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What is a local church (and why is it important)?

There are many misconceptions and wrong beliefs on what a church is. The irony is that I live in an area saturated with churches. You'd think people would have a bit more understanding of what it is with so many around. Or perhaps, because we don't have more understanding of what a church is, people have gone out to create their own version of what it should be. That's not always a bad thing, but unfortunately, it usually becomes so.

Going through the First Letter to Corinthians, I have thought a lot about that messy church. Nobody was "raised in church" in the city of Corinth. They were figuring out for the first time, what it meant to be a local church in a city with many different gods and many different philosophies on life. There was no church in Corinth before this one. I am astonished that Paul affirms them so much throughout the letter, but he has also has to correct a lot of things.

I had lunch with a local pastor today who said when he began in ministry, he was fired for discipling and mentoring small groups of new believers. He seemed okay with that. He mentioned the church would give altar calls, people would pray to receive Christ, but that they would never seem them again or make much effort to. It was built more around performing than mission.

Let me say off the bat... I'm thankful for many of the churches in our area. Many of these churches have pastors that are my brothers who I am friends with and connect with regularly. Not every church should be the exact same. They are located in different neighborhoods, with different people possessing different gifts and personalities. Additionally, a perfect church does not exist. It won't always fit our preferences. And if it does, just give it some time.

One of the challenges in shepherding a church is not so understanding what is explicitly instructed and practiced in Scripture, but thinking through what is permissible and practical and what is not permissible or practical. For example, there is much biblical evidence of what family life looks like, but we don't see childcare or children's programs commanded, but that doesn't mean it isn't permissible and practical. For many churches, IT IS! And as many churches haven't been able to meet in person, increasingly, questions hover around "Digital Church" and what that looks like in the future. What is explicit and what is permissible? What is negotiable? What is non-negotiable?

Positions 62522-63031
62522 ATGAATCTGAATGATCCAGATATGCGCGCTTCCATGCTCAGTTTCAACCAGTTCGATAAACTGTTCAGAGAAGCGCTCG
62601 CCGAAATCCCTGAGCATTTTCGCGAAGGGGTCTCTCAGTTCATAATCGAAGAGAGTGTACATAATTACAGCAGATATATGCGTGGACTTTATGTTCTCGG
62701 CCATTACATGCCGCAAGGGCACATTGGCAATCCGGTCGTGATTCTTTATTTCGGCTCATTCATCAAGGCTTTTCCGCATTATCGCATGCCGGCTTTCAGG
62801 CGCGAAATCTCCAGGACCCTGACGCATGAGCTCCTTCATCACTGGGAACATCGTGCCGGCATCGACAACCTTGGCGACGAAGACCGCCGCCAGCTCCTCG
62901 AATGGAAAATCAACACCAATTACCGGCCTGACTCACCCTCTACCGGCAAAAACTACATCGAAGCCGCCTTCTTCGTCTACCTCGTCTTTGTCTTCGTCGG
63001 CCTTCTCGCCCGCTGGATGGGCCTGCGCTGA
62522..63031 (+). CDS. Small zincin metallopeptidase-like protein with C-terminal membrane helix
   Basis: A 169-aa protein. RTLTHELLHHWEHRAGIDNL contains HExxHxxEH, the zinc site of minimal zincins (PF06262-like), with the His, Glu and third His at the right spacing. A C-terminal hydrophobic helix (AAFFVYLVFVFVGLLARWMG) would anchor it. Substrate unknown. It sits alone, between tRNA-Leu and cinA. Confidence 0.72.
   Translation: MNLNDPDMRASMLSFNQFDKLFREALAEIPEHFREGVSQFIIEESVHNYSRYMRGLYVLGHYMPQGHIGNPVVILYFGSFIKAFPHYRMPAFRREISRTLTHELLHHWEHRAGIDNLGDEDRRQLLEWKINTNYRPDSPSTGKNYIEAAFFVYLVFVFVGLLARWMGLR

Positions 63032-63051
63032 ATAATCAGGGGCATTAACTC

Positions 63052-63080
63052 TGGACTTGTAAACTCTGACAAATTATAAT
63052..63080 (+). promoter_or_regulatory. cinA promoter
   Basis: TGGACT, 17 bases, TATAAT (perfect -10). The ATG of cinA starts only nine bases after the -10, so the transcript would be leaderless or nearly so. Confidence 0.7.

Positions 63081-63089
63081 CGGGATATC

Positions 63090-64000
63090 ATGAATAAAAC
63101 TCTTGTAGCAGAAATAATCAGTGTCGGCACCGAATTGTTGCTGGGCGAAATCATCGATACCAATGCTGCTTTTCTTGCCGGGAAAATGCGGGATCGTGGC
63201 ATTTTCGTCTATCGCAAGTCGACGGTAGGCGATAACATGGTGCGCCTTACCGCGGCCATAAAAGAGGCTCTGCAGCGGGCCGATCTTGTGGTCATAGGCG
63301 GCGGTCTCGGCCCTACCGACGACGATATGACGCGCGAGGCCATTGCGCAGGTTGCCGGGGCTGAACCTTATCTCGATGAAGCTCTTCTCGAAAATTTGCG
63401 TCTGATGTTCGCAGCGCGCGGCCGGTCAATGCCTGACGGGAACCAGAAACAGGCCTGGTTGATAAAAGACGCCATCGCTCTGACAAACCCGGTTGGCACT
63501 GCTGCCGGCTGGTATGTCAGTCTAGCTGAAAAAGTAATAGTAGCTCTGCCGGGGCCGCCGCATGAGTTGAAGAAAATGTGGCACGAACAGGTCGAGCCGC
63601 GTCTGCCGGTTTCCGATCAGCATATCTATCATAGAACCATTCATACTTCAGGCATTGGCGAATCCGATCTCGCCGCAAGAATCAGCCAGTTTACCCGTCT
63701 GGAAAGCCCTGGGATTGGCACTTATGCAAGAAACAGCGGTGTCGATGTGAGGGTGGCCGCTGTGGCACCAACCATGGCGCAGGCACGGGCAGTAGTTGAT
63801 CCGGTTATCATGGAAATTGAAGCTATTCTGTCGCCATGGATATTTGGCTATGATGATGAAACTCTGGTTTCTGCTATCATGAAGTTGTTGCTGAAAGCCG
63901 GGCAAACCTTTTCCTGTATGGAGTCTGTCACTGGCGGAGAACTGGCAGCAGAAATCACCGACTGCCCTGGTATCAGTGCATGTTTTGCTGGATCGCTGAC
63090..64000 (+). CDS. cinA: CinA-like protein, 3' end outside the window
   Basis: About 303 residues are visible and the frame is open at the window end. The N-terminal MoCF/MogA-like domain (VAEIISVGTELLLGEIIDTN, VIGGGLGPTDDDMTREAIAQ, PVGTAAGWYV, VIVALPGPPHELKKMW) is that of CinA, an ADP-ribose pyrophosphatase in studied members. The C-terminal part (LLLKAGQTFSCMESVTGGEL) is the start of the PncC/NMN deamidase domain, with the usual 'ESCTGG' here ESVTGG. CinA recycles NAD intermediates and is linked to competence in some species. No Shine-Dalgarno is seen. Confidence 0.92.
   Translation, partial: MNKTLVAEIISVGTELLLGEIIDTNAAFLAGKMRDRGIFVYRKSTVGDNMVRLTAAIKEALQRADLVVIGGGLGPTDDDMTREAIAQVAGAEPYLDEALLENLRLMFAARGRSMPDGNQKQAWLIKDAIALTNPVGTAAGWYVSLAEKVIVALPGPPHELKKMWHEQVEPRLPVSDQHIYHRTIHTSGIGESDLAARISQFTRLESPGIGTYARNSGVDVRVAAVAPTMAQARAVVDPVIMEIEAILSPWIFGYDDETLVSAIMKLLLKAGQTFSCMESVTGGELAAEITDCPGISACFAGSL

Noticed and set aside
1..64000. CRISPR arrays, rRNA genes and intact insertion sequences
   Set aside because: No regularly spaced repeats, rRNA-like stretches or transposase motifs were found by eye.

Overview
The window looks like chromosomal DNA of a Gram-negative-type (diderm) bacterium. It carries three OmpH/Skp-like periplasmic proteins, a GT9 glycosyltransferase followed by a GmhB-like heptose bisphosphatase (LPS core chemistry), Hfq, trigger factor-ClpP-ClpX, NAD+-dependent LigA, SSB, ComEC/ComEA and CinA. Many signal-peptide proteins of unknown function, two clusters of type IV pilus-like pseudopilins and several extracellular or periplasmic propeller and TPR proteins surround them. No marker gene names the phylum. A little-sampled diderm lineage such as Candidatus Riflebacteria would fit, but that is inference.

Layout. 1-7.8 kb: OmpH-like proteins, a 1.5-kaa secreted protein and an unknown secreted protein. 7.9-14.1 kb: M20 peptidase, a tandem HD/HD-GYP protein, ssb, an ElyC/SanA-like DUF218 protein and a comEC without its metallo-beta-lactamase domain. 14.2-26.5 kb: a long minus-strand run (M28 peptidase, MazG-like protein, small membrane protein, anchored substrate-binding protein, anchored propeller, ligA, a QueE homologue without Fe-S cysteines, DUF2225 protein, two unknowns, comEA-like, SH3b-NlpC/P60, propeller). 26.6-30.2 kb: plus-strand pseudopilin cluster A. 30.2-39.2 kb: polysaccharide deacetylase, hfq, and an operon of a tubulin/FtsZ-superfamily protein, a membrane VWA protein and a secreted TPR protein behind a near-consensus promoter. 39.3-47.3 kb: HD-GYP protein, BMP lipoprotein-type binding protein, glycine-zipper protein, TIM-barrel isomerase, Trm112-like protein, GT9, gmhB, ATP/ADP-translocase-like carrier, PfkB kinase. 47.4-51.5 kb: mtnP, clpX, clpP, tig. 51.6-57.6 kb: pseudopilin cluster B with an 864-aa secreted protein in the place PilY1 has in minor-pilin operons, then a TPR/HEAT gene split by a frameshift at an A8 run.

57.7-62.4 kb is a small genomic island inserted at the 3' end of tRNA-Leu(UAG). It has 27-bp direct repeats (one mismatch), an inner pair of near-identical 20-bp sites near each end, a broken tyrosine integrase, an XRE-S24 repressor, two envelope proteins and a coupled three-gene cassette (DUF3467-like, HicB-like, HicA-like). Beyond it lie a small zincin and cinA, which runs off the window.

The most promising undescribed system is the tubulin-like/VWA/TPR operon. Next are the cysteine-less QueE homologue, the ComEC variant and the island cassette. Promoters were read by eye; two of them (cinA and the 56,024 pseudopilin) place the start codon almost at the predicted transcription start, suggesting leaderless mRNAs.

The local church is a LOCAL assembly of Jesus followers or disciples. We are all part of the UNIVERSAL church. But the pattern we see in the New Testament, is that every believer needs a healthy local expression of the church to which they can belong, be rooted, and grow in relation to God and others. The writers of the New Testament, specifically, the Apostle Paul, painstakingly reminds us that a church isn't merely something we go to, but a family we BELONG to. If you have a family, there are members with different gifts or personalities, but I also bet there are some standards, values, and beliefs that provide direction for the WHOLE of the family. Spouses provide relationship, children are accountable, parents provide guidance, mentoring, resources, and correction as needed, etc. There is love, encouragement, and support in the family. It's hard to love, encourage, and support at a distance if one is never around or wants nothing to do with the family they might hope to spend eternity with.

This is why every Christian should join a church within a reasonable distance from where they live (i.e., local). In the New Testament, almost every time the word “church” is used, it is a reference to a local body of Jesus followers. Many of the teachings of Jesus and the apostles would make no sense apart from an expectation that life was to be done with "one-another" and within a certain structure and foundation. We all have different gifts that display a better picture of Christ when done TOGETHER than when done APART. The expectation was that Christians would identify with and commit themselves to a specific group of local believers (e.g., Matthew 18:15-17; 1 Corinthians 5:1-13). It's not practical or wise to think we are wise enough to live this journey apart from "others." Iron can't sharpen iron if the iron stays separated and never communicates with one another.